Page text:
The auditor should ensure that the auditee has sufficient controls to monitor inward and outward movement of stocks. This would be critical for a manufacturer as cenvat credit on goods would generally be allowed on receipt thereof at factory with duty being payable on removal of finished product. The controls in respect of credit availment and utilisation including required reversals under Cenvat Credit Rules 2004 would have to be tested based on evaluation of operations during the audit period as well as disclosures in returns. The methodology followed for recording outward movement of stocks needs to be reviewed to ensure that there is no movement without a valid invoice or a delivery challan depending on the purpose for which stocks are moved out of the premises. This would involve confirming that all dutiable goods are cleared under a valid excise invoice which would be considered for duty payment at the end of the relevant month for which returns are to be furnished as well as fact of goods moving out for processing to sub-contractors under the cover of challan where these are to be received back into factory before despatch of finally manufactured product. The tracking of goods moving out to sub-contractors as well as of stocks lying thereat would need to be reviewed as this would have a bearing on cenvat credit eligibility (cenvat to be reversed where goods sent out not received back within stipulated period which is 180 days in general (two years for capital goods)).

Cenvat Credit & Input Tax

One of the main challenges that the auditor is likely to face is with regard to cenvat credits availment by auditee under central excise and service tax and input tax under State VAT. While the set off under State VAT would be simpler to comprehend, set off under cenvat scheme has been subject matter of considerable litigation in recent years. This is on account of interpretational issues regarding scope of the definition of capital goods, inputs and input services as well as extremely conservative stances being taken by Departmental audit teams. The auditor would be required to ensure that where credits on capital goods and inputs are concerned, these are availed only on items qualifying as goods in the first place. The next issue would be one of identifying goods which would be eligible for set off under the relevant definitions under Cenvat Credit Rules 2004. Similar approach is needed for input services i.e. services received to confirm these are eligible services within the definition of input service. Here, services received should be capable of being classified properly based on bills of service provider and contracts available. The eligibility test would have to be applied in light of the goods manufactured as a manufacturer and service provided by a service provider. Since there could be interpretational issues involved, it would be preferable to consult a legal expert who could confirm credit admissibility. Within the auditee organisation, the decision for credit availment should be taken by someone with requisite experience and/or qualification.

Reverse Charge liability

The auditor should ensure that the auditee is able to correctly identify services received for liability on reverse charge basis based on nature and description of services received, status of receiving entity as well as timing of liability. The exact liability could be appreciated by going through Notification 30/2012 ST which would enable him to confirm liability on each service set out thereunder. Complexities could arise in cases where services are provided by agents as intermediaries to principals (involving cross border transactions) which would require correct identification of liability. These services received in turn could qualify for credit availment post payment of service tax thereon.

Return filing exercise

The auditor should also review the return filing exercise to confirm that the filing is based on proper registers maintained for the period covered by the return. These include the cenvat registers/input tax registers for recording of credits with linkages to bills from vendors/input service providers, job work registers for tracking material movement to and from sub-contractors with credit reversals thereon if any, Daily Stock Account which would indicate invoices issued for clearance of manufactured goods and duty payable thereon, sales registers for quantifying the output tax payable, service register indicating service invoices issued for services provided along with tax payable thereon. It can be seen from experience that most of the auditees have these registers maintained outside the ERP involving manual controls rather than system generated ones which could increase audit risk possible due to omissions and errors in return filing process.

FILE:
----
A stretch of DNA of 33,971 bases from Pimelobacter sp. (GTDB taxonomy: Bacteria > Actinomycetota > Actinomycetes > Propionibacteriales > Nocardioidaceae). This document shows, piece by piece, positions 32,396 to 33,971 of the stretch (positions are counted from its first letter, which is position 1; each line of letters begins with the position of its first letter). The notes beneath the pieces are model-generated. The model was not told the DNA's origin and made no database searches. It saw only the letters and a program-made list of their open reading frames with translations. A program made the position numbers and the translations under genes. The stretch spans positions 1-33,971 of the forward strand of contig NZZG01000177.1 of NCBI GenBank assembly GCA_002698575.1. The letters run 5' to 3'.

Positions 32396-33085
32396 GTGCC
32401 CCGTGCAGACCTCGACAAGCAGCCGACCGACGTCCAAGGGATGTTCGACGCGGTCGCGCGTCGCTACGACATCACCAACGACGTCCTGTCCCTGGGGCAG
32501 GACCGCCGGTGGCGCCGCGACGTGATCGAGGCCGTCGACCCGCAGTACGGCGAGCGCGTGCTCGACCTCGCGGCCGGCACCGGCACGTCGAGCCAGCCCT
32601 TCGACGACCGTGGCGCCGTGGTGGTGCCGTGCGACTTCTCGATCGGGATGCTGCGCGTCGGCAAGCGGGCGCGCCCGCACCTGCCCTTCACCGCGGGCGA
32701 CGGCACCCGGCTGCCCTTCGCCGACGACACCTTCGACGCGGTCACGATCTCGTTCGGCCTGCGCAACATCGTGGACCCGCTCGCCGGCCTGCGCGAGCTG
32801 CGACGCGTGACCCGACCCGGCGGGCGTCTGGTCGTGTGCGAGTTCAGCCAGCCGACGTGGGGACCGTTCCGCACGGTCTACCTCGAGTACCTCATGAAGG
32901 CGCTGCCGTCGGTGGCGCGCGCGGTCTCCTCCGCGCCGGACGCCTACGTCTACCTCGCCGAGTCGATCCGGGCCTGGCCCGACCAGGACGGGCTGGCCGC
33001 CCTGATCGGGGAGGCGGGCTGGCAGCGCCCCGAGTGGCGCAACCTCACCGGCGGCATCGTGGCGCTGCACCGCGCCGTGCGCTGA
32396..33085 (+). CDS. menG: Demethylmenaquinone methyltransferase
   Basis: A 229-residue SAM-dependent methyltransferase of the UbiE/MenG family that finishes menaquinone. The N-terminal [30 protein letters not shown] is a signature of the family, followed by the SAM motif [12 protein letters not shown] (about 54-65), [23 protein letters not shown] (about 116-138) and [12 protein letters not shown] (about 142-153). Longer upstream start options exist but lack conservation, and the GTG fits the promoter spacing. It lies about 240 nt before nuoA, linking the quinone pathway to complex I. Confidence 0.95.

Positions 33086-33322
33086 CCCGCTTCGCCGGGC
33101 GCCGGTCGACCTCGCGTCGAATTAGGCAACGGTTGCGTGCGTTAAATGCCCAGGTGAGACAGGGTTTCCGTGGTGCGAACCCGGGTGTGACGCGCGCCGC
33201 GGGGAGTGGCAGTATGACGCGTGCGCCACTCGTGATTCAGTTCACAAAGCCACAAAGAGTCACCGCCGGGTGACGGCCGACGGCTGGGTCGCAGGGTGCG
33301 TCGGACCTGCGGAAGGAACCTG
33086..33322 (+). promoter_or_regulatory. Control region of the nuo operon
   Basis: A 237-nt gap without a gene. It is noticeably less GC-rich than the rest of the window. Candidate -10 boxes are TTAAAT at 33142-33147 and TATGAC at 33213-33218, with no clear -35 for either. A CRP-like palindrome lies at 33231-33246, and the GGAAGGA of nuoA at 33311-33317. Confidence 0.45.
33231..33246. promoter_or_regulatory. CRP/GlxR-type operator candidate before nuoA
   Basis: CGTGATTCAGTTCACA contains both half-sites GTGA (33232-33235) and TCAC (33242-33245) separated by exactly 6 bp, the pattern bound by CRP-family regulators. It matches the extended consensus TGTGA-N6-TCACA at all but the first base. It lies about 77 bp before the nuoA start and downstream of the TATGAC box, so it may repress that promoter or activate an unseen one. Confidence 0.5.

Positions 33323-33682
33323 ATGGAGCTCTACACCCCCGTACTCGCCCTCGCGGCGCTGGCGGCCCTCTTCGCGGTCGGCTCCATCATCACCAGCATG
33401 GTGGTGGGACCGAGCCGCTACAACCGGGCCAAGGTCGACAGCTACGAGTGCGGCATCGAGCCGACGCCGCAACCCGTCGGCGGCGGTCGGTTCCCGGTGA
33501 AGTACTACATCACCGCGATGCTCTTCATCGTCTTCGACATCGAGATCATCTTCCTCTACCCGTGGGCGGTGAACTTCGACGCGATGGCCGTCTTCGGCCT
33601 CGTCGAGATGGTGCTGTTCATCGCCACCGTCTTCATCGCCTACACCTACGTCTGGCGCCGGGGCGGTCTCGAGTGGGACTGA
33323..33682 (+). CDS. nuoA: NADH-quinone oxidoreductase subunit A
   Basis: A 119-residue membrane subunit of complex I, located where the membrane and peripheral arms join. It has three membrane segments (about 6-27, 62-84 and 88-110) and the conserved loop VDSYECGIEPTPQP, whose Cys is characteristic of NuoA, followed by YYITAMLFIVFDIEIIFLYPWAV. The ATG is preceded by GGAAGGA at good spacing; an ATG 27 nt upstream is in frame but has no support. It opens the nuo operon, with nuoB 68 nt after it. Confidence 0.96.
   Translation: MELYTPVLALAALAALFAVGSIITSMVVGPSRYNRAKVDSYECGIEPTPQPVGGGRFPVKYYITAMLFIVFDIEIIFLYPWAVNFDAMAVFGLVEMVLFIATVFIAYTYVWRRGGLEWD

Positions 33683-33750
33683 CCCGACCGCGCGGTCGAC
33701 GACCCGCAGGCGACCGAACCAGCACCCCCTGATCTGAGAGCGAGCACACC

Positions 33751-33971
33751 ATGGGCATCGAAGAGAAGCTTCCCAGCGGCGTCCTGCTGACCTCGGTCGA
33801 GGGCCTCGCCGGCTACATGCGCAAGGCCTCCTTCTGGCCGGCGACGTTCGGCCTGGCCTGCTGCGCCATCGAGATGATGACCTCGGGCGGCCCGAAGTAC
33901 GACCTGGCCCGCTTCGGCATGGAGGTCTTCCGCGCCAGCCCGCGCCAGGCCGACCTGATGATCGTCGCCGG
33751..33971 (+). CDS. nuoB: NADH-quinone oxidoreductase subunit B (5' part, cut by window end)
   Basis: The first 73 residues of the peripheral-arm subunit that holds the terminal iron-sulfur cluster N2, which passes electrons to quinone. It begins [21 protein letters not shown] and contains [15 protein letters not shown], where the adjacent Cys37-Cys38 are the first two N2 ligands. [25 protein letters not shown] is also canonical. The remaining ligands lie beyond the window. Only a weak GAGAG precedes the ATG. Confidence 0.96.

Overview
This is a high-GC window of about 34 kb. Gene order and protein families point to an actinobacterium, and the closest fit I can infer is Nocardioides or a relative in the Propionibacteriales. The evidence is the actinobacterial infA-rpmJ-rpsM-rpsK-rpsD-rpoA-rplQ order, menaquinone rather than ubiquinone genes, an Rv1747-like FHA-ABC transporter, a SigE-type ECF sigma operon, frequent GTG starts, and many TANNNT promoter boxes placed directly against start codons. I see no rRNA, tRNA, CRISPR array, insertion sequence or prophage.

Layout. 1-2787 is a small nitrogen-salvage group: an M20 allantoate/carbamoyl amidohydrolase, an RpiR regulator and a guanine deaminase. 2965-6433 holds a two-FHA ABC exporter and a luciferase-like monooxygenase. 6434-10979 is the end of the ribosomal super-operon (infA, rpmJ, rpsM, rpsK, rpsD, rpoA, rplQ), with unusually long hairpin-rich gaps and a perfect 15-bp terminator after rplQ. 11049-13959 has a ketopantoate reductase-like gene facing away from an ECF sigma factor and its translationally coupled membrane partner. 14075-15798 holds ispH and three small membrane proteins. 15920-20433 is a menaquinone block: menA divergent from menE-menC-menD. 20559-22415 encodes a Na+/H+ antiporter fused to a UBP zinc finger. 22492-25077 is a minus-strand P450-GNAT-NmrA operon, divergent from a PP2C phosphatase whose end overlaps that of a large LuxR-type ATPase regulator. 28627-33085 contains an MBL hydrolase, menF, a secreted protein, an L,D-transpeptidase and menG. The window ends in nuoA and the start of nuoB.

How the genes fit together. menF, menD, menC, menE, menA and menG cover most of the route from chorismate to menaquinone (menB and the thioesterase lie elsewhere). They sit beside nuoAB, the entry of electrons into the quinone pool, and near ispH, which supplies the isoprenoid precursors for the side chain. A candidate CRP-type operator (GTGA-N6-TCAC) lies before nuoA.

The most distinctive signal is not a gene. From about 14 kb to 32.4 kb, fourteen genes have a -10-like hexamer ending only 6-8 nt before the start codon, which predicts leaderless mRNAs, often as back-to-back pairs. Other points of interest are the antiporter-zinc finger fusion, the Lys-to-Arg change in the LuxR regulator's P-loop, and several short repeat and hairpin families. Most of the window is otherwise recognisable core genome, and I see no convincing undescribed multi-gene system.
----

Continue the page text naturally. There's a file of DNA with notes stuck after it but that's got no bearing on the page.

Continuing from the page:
Management Philosophy and duty segregation

The auditor would be required to look at the management philosophy which could be evident based on reports of tax authorities pursuant to audits conducted in the past by them as these would highlight issues if any in terms of legal compliance and consequent demands thereon. The nature of errors noticed here and the manner of identification of issues by tax authorities i.e. third party confirmations, audits or investigations etc would indicate the extent of management involvement and extent that could be placed on assertions.

The presence/absence of competent personnel at the individual unit level, the tasks handled by the HO/Corporate Office under a centralized environment as well as the level of automation in record keeping with due customization of the software (in ERP environment) to handle reporting requirements under Central Excise, Service Tax and VAT in particular would also indicate likely risks in terms of establishment and operation of controls.

In this article the author has sought to capture issues likely to be faced frequently by auditors which could be flagged as concern areas. There could be other areas as well depending on operations of the auditee. Readers who may have queries on this article could reach the author at

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0 responses to “Internal Financial Controls and Indirect Taxes”

  1. SRIKANTHA RAO T says:

    The IFC is mainly from point of view of financial reporting rather than from operating effectiveness from a business perspective. However such analysis will be part of overall risk based internal audit which is wider in scope as compared to review of IFC.

  2. CMA ASIM SAHA says:

    Earlier also there were internal control but CA Act 2013 made a significant mandate that IFC and its quality to assess the genuineness of any expenditure, on CFO vis-a-vis audit committee and Fin Auditor and finally BOD must give recognition on its efficiency.But whether IFC can evaluate the Cost Benefit analysis of any expenses and finally called as ” COST”